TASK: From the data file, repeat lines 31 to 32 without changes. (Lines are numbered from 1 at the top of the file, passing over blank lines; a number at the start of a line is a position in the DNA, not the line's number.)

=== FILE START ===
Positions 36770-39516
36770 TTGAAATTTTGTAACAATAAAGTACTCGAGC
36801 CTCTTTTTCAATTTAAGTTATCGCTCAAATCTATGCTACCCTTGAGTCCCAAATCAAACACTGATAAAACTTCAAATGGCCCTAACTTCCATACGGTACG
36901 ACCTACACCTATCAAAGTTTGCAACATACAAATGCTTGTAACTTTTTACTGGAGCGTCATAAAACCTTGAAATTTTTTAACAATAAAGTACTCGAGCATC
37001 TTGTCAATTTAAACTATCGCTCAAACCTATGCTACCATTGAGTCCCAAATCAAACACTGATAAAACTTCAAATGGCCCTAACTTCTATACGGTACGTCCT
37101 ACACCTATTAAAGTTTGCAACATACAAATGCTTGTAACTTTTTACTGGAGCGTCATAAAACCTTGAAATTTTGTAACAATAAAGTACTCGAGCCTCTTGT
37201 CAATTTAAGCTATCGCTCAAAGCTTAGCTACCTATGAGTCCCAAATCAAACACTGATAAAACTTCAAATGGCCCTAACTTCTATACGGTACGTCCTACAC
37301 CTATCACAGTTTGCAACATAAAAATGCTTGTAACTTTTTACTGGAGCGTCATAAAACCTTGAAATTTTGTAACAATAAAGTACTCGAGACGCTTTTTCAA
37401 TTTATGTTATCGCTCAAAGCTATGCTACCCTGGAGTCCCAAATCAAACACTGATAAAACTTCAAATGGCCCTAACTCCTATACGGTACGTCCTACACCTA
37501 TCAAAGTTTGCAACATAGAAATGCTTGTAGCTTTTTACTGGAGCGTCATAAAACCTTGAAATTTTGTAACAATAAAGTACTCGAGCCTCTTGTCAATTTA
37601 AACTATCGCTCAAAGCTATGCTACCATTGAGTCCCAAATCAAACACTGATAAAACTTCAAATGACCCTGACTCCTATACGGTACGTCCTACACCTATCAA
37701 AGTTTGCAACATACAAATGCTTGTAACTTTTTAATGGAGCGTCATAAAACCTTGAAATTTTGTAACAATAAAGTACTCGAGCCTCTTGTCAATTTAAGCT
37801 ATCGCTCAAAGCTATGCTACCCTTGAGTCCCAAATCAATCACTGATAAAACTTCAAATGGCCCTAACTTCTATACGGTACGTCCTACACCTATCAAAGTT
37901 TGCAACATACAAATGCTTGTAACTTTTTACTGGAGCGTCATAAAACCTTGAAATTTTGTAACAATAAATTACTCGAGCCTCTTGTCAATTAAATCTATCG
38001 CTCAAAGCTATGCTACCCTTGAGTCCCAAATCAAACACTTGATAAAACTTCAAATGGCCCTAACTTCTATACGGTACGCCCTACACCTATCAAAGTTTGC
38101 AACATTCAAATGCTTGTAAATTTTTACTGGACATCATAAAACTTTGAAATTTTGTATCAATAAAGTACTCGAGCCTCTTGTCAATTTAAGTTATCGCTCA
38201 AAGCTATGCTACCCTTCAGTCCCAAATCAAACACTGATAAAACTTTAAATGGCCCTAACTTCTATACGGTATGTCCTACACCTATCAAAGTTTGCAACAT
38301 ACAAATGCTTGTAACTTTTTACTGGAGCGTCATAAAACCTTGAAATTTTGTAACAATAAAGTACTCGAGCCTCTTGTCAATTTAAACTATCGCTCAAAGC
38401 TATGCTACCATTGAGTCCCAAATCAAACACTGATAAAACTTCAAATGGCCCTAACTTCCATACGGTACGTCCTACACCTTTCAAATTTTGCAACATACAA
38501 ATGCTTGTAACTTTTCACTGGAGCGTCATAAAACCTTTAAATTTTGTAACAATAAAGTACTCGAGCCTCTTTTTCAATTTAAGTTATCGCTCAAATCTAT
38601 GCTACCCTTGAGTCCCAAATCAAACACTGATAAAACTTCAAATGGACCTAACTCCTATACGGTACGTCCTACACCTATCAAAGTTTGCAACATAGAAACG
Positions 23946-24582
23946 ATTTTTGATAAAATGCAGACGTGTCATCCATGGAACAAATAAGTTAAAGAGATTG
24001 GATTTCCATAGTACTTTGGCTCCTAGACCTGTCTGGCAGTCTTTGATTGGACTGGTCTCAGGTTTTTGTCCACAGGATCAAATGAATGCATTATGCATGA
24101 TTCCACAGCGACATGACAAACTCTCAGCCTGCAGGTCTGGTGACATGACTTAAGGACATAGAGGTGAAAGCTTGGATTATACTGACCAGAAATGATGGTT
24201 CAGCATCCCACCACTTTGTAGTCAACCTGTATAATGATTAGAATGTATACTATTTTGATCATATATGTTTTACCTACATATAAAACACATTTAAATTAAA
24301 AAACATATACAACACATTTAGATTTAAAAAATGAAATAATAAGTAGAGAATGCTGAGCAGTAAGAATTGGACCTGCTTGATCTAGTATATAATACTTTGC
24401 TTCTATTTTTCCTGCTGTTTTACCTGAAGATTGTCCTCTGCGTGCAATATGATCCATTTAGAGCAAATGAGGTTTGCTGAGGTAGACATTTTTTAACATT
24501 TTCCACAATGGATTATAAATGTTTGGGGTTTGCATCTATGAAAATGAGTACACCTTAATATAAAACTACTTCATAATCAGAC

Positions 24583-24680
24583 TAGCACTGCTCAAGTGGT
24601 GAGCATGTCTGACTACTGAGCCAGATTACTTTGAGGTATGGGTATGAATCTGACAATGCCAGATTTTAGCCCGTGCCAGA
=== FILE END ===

24583 TAGCACTGCTCAAGTGGT
24601 GAGCATGTCTGACTACTGAGCCAGATTACTTTGAGGTATGGGTATGAATCTGACAATGCCAGATTTTAGCCCGTGCCAGA